Eli Lilly is taking a softer approach to the market. If Levitra wants to be the medicine for real men, Lily's latest drug claims to be the choice of the new man. The pitch: Cialis is the romantic choice. The name of the drug is derived from the French (the most seductive of languages) word for sky. The key claim is that the effect lasts for 36 hours: take the pill and it will help you achieve an erection any time in the next day and half, compared with a window of opportunity of a mere four or five hours for either of its two rivals.
Focus group research, according to Eli Lilly, shows that Viagra has acquired some rather tacky associations in the mind of the public - lace teddies, high heels and champagne glasses. Cialis, on the other hand, conjures up images of fluffy bathrobes and soft pillows. An early choice of theme song for TV ads was the old Supremes hit You Can't Hurry Love. That was ditched in favour of a treatment showing couples caressing to a soundtrack of mellow jazz. The tagline: 'When a tender moment turns into the right moment, you'll be ready.'
So how do the different drugs stack up against each other? According to a pithy, if rather graphic, account in a recent report from independent London research firm Drug Analyst: 'The current marketing platforms of the three drugs works something like this. If you want a quickie (a fast erection), you are likely to be better with Levitra. If you want to last all weekend, or are uncertain what time you are going to pull, then you want Cialis. If you aren't sure and as long as it gets there in the end, then you should stick to Viagra.'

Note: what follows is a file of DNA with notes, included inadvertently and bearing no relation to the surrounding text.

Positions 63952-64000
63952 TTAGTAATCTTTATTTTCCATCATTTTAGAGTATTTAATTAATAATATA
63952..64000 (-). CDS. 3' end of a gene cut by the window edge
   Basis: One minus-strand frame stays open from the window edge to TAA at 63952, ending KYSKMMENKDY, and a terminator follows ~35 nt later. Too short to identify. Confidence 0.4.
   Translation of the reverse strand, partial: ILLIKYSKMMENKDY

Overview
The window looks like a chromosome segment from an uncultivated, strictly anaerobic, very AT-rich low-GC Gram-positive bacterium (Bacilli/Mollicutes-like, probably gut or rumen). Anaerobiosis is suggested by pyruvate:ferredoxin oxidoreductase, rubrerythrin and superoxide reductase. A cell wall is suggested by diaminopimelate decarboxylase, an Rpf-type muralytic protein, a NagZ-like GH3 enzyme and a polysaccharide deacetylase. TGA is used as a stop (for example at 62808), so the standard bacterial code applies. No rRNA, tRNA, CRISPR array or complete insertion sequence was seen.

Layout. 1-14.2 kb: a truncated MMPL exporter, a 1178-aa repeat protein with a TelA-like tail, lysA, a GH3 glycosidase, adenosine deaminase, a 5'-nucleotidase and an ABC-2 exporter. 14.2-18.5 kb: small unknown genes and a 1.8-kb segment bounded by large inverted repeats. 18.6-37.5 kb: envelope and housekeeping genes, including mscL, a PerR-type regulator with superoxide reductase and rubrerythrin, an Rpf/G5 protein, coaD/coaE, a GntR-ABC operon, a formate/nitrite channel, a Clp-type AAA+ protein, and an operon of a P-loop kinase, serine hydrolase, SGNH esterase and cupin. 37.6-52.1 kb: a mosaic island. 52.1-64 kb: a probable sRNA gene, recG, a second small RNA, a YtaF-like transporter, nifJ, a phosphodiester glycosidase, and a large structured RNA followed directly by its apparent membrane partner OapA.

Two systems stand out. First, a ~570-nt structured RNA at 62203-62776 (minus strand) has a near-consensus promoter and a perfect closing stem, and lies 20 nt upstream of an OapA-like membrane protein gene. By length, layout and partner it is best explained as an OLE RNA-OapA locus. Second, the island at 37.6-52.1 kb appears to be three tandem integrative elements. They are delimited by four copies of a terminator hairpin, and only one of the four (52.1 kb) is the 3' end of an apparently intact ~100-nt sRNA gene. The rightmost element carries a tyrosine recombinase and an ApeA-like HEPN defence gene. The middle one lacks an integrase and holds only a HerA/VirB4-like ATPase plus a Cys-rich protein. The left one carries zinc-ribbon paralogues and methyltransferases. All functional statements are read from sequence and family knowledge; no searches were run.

Pfizer, meanwhile, is punching home the point that 20 million men have already taken Viagra, and the drug has a good safety record. Said Pfizer chief executive Henry McKinnell at an analyst conference in October: 'New competition not only increases awareness and causes more men to see doctors, but highlights the differences between Viagra and the newer-to-market products, which don't have the safety and efficacy record that Viagra does.'
All the companies are prone to bickering about which of the three drugs works best. Last November, a conference of the European Society of Sexual Medicines heard research by Hartmut Porst, a professor at the University of Bonn in Germany. In a study of 150 men, Porst found that 45% preferred Cialis, 30% voted for Levitra and just 13% opted for Viagra.
Pfizer wasn't taking that lying down. As soon as the research was published, it rushed out its own statement, accusing Porst of not being scientifically rigorous. It wheeled out a different study, this time by the University Clinic in Gastuisberg in Belgium, which showed that of 91 long-term Viagra patients, only 21% preferred one of the new medicines.
When the companies aren't arguing about the science, they are arguing about the law. Pfizer is suing Eli Lilly, GlaxoSmithKline and Bayer, arguing that both Levitra and Cialis infringe its patents on Viagra. It is demanding that sales be blocked, and any profits made from the sale of the drugs handed over to Pfizer. Meanwhile, the US patent office has decided to review the original patent on Viagra.